Editor’s Note

Frank Shushok, Jr.

In the television drama Criminal Minds, a favorite of the Shushok family, there is an episode in which a former FBI agent, Max Ryan, returns from retirement to work a cold case known as “the Keystone killer.” Ryan, the original investigator, is a grumpy sort. The regular FBI Behavioral Analysis Unit (BAU) crew is irritated by his return and seemingly arrogant disposition, especially related to the case at hand that they believed they had firmly under control. Who needs Max Ryan!

Feature Articles

A Conversation with Condoleezza Rice
Condoleezza Rice and Frank Shushok, Jr.

From university administration to the White House, Condoleezza Rice has a unique perspective on the pressures of globalization on higher education. Before sharing some of the pedagogical strategies she uses to prepare her students for the challenges and ambiguity of our shrinking world, she notes some of the current successes of American colleges and universities on the internationalization front; namely, attracting and serving international students as well as providing study abroad opportunities for American students. But there is still room for improvement. She decries the isolation of the humanities and recommends STEM majors make more time for them, especially writing. Finally, she calls on colleges and universities to continue to provide opportunities for all types of students to reach their full potential.

Recently returned from seven years in the Middle East, Dennis C. Roberts shares how his international experience has changed his perspective on the potential of higher education to serve the needs of a global society. He explains the difference between the homogenizing (potentially dominating) imposition of globalization versus the mutually respectful process of internationalization and argues that many 21st century problems are going to require those with an education that has prepared them to deal with complex problems from a multicultural perspective. He suggests that to provide an authentically internationally informed education, U.S. colleges and universities must reach beyond domestic diversity to include issues regarding broader national and cultural dynamics; then he ends with some suggestions on how to do so.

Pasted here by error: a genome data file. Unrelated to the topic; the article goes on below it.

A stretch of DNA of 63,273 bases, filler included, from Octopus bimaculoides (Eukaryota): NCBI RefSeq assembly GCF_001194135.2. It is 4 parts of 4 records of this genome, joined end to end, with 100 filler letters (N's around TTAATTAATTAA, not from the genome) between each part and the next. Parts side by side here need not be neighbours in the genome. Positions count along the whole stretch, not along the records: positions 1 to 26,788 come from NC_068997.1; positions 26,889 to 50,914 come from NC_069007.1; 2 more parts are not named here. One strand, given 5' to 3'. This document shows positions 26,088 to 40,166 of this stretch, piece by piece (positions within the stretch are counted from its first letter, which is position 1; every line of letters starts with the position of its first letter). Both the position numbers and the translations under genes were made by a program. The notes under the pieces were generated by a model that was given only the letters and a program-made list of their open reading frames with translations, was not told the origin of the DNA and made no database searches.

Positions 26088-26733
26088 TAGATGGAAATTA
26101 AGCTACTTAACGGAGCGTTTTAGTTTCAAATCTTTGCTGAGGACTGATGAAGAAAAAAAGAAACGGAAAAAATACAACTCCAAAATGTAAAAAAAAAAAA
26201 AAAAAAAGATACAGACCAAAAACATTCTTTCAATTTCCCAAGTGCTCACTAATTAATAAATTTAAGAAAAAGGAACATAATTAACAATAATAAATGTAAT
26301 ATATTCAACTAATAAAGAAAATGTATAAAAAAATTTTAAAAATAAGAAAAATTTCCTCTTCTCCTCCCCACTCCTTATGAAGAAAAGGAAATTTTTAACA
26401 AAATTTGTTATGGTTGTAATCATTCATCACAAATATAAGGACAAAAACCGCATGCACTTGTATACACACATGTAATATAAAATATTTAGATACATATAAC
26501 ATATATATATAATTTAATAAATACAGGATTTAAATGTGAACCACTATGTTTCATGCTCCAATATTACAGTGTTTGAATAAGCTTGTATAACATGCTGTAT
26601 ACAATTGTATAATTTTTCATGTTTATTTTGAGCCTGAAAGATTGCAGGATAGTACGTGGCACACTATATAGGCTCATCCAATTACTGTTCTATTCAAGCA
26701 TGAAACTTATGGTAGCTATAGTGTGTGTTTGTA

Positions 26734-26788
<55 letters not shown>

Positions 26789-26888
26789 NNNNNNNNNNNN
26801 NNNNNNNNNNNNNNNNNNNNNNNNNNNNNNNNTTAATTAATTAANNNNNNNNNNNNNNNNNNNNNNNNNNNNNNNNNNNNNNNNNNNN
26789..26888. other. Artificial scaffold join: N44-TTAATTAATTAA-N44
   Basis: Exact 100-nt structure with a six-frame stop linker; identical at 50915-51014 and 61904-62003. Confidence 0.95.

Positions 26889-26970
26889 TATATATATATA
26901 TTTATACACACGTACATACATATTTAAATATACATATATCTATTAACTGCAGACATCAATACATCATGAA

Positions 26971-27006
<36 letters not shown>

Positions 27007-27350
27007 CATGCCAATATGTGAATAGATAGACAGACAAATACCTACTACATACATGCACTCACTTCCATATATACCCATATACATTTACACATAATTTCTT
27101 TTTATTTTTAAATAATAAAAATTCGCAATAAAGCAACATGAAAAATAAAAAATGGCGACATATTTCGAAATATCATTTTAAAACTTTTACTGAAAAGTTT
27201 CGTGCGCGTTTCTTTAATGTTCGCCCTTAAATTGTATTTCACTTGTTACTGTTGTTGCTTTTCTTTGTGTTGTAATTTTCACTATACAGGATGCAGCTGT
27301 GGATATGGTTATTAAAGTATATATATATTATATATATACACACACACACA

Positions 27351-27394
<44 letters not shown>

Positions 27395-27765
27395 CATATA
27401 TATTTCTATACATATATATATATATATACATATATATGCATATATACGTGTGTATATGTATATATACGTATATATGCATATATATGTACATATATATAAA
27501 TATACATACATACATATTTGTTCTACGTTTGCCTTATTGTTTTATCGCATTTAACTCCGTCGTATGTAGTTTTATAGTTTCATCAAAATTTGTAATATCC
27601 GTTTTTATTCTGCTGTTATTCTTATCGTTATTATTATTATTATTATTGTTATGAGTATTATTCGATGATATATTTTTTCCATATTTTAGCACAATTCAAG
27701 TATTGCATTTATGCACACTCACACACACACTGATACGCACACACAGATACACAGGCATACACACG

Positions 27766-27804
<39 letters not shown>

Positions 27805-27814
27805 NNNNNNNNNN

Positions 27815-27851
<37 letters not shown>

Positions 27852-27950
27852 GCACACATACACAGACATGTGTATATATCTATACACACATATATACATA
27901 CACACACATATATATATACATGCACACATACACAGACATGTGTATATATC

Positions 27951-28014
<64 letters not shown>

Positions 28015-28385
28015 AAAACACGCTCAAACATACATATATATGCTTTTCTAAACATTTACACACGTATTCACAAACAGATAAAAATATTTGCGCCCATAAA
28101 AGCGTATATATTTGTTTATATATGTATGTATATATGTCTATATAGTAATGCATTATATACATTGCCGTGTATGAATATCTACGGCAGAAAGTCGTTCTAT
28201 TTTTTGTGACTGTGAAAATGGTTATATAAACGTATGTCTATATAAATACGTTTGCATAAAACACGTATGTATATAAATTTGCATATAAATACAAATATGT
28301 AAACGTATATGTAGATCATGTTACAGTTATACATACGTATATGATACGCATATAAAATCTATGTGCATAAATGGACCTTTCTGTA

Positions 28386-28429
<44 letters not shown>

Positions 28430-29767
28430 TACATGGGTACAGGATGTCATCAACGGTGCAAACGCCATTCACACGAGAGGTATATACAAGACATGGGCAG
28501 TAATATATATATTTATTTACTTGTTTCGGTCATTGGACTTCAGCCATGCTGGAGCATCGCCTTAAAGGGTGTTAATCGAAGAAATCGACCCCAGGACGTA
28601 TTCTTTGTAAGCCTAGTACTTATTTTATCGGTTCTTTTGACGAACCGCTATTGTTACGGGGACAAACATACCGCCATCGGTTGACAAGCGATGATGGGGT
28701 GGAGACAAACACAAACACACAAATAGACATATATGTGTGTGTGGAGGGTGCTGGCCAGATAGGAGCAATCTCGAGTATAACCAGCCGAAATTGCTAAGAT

While research on diversity has made great strides in identifying differences across groups (and their significance to the learning process), Chrystal A. George Mwangi and Sharon Fries-Britt argue that the next stage of this research needs to attend to more refined demographics and explore differences within a group. They report on significant differences between Black immigrant and Black American students that emerged from their research, identifying and discussing three key themes for Black immigrant students: (1) adjusting to a racial minority status, (2) encounters with racial and ethnic otherness, and (3) learning in a community of diverse peers. They conclude with a discussion of how campuses can respond to the now-identified needs of this student population.

Views from Campus

Global Nomads: A Resource Hidden in Plain Sight
Maggie Appel-Schumacher

You can’t always tell international students by their passports. As the child of military parents, Maggie Appel-Schumacher is American but didn’t visit the United States until she came to college at the age of 18. Having grown up in Germany, she identifies herself as a “global nomad,” an American with extensive international experience. Appel-Schumacher suggests that this group of often-overlooked students is a valuable resource in providing an international perspective on their campuses if only they are invited to share their rich world views.

Bottom Line

M. D. Wilson decries the deep division between the “thinking” academy and “doing” professionals. He suggests integrating the practical and the academic in the “pracademic,” one who draws from theory and practice to inform his or her work. Wilson points to projects such as Purdue’s Engineering Projects in Community Service (EPICS) as the ideal of the “pracademy,” a process of learning through doing. He argues that such practices will truly engage students in their own learning and create well-rounded, lifelong learners.

 

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